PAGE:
Prince Charles doing the Samba in Rio

Prince Charles and the Duchess of Cornwall are currently on a ten day environmental crusade in South America. So far the Prince has danced the Samba in Rio de Janeiro, visited indigenous trips in the Amazon, been fumigated in Ecuador and celebrated 200 years of Darwinism with a trip to the Galapagos Islands. The aims of the visit are to highlight climate change and promote sustainable development. Charles sees himself as a green crusader and has indeed been campaigning for environmental issues for more than two decades. This latest campaign or ‘holiday’ has been met with some scathing criticism from some parties

 

The Prince confronted some complex environmental issues, namely the worrying plight of the rainforest, whilst in Brazil. Two ongoing projects are worth a mention. In 2007 he set up the Prince’s Rainforest Project which funds projects promoting the sustainable use of the rainforest. Secondly the Forest People’s Alliance campaigns against urban development and logging in the rainforest. One of the project founders Chico Mendes, a leading green activist and voice of the local people, was assassinated more than two decades ago. This week Charles was declared as a ‘Friend of the Forest’ by the Amazonas state as he visited indigenous tribes of Manaus, in the heart of the rainforest, and was thanked for supporting these groups in the fight against de-forestation. This was followed by a so called landmark speech in Rio de Janeiro a few days later warning the world that it has less than 100 months to act to avoid catastrophic climate change. He quoted Chico Mendes in a speech aimed to highlight the serious reality of global warming: “At first I thought I was fighting to save rubber trees. Then I thought I was fighting to save the Amazon Rainforest. Now I realise I am fighting for humanity”.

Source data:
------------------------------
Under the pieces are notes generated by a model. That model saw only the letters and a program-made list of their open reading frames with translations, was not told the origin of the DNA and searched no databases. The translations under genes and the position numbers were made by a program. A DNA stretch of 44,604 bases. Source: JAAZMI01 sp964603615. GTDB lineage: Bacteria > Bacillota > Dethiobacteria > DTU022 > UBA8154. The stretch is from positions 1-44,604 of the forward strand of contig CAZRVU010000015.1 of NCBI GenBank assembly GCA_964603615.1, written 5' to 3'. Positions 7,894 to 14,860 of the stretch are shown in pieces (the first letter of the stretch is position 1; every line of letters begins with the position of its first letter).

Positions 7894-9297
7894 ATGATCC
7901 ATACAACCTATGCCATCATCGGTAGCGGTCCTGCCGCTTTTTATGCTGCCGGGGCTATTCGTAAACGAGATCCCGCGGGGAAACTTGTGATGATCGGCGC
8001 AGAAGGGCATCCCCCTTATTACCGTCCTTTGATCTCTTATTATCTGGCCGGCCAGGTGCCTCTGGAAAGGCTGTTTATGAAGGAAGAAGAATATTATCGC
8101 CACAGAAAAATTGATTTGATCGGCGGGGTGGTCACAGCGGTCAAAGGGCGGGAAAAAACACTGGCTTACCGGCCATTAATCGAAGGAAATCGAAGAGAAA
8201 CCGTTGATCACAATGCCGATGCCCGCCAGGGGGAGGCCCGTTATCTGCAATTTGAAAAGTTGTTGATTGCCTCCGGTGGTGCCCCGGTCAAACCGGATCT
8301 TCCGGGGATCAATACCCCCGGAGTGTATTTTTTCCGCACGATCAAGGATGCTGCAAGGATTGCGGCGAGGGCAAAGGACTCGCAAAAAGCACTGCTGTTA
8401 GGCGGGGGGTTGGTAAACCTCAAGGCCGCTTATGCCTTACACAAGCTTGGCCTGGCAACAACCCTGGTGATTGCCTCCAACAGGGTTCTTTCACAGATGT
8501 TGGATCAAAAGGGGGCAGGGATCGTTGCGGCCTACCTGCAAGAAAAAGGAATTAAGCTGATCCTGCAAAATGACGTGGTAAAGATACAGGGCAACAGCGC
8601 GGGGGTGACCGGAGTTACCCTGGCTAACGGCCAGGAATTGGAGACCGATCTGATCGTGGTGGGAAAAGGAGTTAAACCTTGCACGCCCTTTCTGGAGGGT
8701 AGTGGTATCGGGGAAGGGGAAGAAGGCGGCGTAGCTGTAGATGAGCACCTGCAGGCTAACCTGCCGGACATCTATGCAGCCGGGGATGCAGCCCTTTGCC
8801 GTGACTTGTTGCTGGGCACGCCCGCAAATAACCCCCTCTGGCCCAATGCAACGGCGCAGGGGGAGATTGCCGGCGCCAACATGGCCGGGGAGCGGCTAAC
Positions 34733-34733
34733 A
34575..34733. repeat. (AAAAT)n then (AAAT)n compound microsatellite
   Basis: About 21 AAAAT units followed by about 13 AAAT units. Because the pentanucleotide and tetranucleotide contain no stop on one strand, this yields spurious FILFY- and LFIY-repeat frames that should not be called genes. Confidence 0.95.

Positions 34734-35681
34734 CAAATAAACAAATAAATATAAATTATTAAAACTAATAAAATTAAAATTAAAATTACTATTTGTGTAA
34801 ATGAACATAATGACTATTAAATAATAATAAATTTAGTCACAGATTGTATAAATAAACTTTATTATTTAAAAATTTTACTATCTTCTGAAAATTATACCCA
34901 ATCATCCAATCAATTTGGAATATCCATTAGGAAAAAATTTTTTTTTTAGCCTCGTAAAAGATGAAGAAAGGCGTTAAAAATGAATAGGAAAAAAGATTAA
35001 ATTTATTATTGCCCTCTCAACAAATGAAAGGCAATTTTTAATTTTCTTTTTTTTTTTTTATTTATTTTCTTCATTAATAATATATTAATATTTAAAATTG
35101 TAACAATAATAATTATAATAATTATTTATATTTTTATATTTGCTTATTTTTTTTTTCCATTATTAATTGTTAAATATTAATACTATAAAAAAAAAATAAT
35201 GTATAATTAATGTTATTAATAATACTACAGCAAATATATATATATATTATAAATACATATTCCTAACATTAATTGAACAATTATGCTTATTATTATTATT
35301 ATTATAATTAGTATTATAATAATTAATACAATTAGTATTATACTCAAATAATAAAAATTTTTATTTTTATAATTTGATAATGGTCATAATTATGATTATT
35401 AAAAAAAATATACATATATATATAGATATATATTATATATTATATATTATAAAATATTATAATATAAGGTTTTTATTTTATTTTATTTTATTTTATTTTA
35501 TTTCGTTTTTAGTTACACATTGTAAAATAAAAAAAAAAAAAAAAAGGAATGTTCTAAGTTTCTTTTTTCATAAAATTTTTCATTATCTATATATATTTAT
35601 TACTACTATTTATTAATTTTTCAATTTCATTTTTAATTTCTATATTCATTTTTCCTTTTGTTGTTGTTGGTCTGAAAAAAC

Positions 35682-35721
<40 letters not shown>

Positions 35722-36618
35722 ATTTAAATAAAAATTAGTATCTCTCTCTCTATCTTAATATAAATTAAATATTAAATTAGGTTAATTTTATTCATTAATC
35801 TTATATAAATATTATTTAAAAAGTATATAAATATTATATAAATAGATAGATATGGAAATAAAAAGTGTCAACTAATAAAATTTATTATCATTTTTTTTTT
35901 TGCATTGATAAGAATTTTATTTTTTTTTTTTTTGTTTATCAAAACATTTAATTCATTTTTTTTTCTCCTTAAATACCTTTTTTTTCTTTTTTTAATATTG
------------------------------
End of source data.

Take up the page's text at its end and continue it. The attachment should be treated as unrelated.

This all comes after The Copenhagen Climate Congress issued a strongly worded communiqué last week warning that the impacts of climate change will far exceed the worst fears expressed by the Intergovernmental Panel on Climate change in 2007. Research presented at the congress ‘sounded the death knell for the Amazon rainforest’ suggesting it will soon disappear completely.

 

It is clear that the Prince is serious in his fight to save the Amazon but to me it seems that there’s a lot of rhetoric and a lack of any serious action. The timescale of 100 months appears to be plucked out of no where and shows a lack of understanding of the complex science behind climate change. One blog, entitled ‘Prince Charles only hears the science he wants to hear’, goes further in its criticism of his motives and is worth a look. There’s no doubt that the Amazon is under threat, indigenous tribes are dying out and logging causes wide scale deforestation everyday. In addition the increasing number of adventure tourists to the region exacerbates this environmental degradation. Charles and Camilla’s trip has even been labelled as an adventure holiday that is detrimental to the environment. The recurrent theme of this trip is that a balance needs to be struck between economic needs and the preservation of the balance of nature. The projects mentioned above are a starting point and this latest royal visit raises the profile of the escalating problems in the Amazon; however until the world decides what is more important, economics or nature, then climate change and the issues surrounding sustainable development will continue to be ignored in the third world and exacerbated by the first world. More action and less rhetoric is required, but at least Charles is enjoying himself and Camilla is getting a good suntan.

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